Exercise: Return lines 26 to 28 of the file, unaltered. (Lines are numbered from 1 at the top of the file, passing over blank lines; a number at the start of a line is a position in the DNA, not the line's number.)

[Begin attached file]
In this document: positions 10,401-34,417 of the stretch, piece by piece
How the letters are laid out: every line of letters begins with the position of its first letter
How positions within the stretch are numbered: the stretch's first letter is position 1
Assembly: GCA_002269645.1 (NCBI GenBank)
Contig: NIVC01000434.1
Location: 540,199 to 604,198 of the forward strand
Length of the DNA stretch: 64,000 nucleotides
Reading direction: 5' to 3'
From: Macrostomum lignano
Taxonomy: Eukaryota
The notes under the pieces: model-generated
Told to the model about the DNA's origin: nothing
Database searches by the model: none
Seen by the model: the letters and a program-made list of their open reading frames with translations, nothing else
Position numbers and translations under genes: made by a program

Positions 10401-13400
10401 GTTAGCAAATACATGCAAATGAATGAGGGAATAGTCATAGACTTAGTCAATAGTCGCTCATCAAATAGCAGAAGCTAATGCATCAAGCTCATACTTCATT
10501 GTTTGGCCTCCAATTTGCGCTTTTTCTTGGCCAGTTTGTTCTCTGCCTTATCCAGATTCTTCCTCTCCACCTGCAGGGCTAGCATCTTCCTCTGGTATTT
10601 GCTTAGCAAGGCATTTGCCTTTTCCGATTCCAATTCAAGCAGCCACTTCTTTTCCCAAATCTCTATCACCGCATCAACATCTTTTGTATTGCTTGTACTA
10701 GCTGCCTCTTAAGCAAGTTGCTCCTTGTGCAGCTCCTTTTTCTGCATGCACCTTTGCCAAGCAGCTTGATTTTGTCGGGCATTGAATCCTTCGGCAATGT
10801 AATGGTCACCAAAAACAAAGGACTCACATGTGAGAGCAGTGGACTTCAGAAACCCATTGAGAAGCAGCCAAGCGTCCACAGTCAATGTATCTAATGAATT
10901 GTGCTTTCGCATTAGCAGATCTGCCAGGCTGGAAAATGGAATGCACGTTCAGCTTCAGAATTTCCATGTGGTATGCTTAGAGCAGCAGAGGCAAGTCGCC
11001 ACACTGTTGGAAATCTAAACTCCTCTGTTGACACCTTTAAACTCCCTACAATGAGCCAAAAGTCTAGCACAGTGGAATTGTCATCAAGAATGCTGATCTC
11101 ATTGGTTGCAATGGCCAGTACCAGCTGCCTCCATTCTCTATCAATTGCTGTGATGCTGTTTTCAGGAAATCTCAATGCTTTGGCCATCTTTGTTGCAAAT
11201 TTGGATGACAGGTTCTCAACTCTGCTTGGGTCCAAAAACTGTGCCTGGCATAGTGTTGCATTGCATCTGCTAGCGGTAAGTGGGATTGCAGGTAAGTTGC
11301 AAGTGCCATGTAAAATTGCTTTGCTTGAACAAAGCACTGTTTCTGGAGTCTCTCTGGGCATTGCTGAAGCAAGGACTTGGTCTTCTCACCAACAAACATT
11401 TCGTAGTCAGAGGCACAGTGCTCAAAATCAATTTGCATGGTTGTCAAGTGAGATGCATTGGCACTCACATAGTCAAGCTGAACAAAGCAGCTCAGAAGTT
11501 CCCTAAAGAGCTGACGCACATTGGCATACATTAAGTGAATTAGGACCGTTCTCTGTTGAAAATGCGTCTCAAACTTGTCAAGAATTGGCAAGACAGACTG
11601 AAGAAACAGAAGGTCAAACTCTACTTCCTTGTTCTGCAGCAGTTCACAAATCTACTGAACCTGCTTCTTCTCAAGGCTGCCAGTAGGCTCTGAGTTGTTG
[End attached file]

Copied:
11301 AAGTGCCATGTAAAATTGCTTTGCTTGAACAAAGCACTGTTTCTGGAGTCTCTCTGGGCATTGCTGAAGCAAGGACTTGGTCTTCTCACCAACAAACATT
11401 TCGTAGTCAGAGGCACAGTGCTCAAAATCAATTTGCATGGTTGTCAAGTGAGATGCATTGGCACTCACATAGTCAAGCTGAACAAAGCAGCTCAGAAGTT
11501 CCCTAAAGAGCTGACGCACATTGGCATACATTAAGTGAATTAGGACCGTTCTCTGTTGAAAATGCGTCTCAAACTTGTCAAGAATTGGCAAGACAGACTG